P. capsularis (small yellow flowers) loves being in a pot for me. Its fruit explode open to spread seed when ripe (not palatable). I’ve got a pot that I’ve had it growing in for almost a decade. A couple times I thought I had lost it, but the potting mix in that pot is full of seeds…

Scott


#11

Good deal!
What kind of potting mix do you use?
I got the feeling that the incarnata did not like high moisture in the root zone.
In fact I’ve come to the conclusion that they generally just don’t like wet soil, even in the ground.
In the wild here they are almost always in sunny open fields, not in damp areas.
In my garden I have mulched mine pretty heavily but I feel like it has been too much.


#12

Pine bark fines, oil dry (clay looks like kitty litter, does not break down) and coir or commertial peat potting mix in a 3-1-2 mix. drainage is quite good, though it does hold some moisture.

Scott


#13

I am interested in growing passion fruit as well here in Northern VA zone 7A as well. Found a link here:
https://peacefulheritage.com/shop/organic/new-superior-hardy-passionfruit-vine-3-plant-bundle-certified-organic/

Has anyone tried this variety? Seems very promising!!


#14

This seem to be the variety I have. Someone gave it to me and had no idea what variety. They told me it was cold hardy. Thanks for helping me ID it.


#15

This one is mine… Seriously I traded him a couple years ago and its a keeper…

Scott


#16

Hi Chills, mine is currently in a grow bag and might plant it in grounds next year. Does it need winter protection like figs?


#17

Passiflora Incarnata, Passiflora Lutea (only the 1st has palatable fruit) should both easily survive for you. I do no protection for these at all. The white flowered variety of P. Incarnata seems less hardy (or maybe mine just didn’t establish well enough). There also exists a varigated P. Incarnata called Lemon Chiffon and it has been on my MUST buy list for the past 5 years, but it is impossible to source. (let me know if you find one!! :wink:)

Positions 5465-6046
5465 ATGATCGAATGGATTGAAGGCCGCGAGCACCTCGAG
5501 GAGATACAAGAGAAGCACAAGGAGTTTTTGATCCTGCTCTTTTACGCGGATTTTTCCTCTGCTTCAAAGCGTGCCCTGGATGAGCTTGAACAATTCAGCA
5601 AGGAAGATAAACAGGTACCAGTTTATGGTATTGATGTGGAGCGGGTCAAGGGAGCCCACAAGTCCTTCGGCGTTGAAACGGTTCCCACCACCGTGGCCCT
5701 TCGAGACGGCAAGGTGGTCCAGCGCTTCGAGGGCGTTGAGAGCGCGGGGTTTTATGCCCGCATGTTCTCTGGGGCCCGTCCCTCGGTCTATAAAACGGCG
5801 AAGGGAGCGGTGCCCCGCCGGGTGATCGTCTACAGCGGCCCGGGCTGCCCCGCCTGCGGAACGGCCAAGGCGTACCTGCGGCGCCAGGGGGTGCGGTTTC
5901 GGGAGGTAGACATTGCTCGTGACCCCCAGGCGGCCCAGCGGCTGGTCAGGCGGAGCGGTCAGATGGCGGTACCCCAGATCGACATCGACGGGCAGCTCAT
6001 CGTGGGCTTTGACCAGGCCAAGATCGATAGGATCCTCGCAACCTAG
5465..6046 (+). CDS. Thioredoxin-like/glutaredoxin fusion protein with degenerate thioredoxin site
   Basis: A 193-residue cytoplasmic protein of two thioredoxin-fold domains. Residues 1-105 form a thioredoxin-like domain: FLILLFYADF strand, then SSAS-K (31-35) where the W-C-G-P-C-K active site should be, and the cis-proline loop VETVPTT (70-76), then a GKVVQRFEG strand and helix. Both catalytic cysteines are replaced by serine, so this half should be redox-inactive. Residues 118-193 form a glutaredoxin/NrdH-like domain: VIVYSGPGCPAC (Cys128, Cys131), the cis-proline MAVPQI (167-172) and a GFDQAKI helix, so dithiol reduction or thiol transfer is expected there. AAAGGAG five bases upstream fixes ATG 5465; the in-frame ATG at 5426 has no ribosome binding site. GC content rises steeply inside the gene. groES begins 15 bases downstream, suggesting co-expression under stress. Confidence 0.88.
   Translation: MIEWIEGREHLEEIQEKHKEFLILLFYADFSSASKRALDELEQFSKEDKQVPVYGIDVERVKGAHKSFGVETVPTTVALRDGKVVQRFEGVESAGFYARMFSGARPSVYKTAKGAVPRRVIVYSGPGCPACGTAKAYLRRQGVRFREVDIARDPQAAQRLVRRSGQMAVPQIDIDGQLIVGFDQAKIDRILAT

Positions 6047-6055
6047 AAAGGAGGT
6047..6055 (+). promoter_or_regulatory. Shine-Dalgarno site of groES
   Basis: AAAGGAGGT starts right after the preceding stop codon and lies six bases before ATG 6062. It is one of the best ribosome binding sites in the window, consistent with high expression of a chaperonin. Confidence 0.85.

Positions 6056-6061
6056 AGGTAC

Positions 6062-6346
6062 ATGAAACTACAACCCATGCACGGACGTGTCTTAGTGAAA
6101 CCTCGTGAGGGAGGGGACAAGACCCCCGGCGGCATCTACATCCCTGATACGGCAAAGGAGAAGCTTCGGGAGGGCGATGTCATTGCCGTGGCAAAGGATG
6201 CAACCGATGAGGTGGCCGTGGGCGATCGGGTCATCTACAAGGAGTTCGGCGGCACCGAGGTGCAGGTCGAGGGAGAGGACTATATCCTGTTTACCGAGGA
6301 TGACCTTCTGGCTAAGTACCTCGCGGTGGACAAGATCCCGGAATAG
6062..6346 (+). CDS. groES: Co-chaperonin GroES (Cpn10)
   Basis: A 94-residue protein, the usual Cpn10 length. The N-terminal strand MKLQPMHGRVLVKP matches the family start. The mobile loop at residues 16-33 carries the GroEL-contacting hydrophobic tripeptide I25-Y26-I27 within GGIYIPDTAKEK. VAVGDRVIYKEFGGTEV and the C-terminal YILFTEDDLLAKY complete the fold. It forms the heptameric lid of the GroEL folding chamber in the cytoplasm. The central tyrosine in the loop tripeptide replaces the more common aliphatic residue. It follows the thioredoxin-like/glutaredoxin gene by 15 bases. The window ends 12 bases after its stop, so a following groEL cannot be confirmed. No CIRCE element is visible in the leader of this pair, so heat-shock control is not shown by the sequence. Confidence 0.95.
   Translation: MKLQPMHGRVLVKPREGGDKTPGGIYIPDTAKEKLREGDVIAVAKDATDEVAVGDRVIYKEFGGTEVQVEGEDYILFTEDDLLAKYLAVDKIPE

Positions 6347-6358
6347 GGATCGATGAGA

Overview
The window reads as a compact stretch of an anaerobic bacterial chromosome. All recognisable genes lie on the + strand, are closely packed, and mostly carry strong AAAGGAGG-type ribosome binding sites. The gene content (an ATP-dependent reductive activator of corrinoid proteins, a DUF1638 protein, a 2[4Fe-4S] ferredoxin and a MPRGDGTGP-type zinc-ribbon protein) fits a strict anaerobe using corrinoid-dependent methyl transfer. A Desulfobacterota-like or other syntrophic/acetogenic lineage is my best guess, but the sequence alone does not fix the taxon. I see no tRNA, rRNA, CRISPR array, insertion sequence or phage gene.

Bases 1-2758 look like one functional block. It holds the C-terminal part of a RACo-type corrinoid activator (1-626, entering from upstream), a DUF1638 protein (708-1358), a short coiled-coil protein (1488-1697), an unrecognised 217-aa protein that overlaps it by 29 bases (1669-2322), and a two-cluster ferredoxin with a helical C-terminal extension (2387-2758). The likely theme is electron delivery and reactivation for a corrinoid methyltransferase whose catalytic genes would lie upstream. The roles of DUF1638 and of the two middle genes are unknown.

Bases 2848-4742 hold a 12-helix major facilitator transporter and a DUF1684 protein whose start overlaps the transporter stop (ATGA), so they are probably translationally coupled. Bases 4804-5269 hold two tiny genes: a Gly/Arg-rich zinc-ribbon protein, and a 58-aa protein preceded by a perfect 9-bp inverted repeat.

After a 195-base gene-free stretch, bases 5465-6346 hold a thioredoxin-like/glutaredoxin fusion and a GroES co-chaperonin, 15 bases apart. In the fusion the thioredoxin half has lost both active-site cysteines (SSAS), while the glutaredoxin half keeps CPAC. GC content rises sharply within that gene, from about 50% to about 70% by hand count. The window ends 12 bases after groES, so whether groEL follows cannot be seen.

Passiflora Caerulea and Passiflora Incense should also survive, though not as easily (put them in a sheltered area against a wall). I believe Caerulea has edible fruit as well

There are a couple other hybrids you may find work as well.

The varieties best known for fruit quality are all zones 8 and higher.

I have all the previously mentioned varieties (Caerulea and Incense in pots) as well as P. Capsularis and P. Lavender Lady. I’ve had P. Vitifolia and P. Lady Margaret. All in pots. I am also growing seedlings from the largest store bought passionfruit I’ve ever seen. These are only about a foot tall at this point.

Scott


#18

I’ve sent some cuttings of my seedling Passiflora to brushwood to have him evaluate and possibly propagate.
Nice guy down there.


#19

What kind is it?

(please say Lemon Chiffon…lol)

My new seedlings have started pushing tri-lobed leaves and little tendrils.

My incarnata frequently pushes 5 and 6 lobed leaves. It is mighty vigorous.

Scott


#20

Wasn’t sure if you were asking me but what I sent was a white flowered seedling and another seedling that’s setting large fruits.
I have all seedlings and select purely for fruit quality.
They are open pollinated though. I’m not a breeder.
Yes it’s cool to see the weird “mutant” leaves sometimes! I also see tendrils with baby flower buds on the tips. Some have gotten big!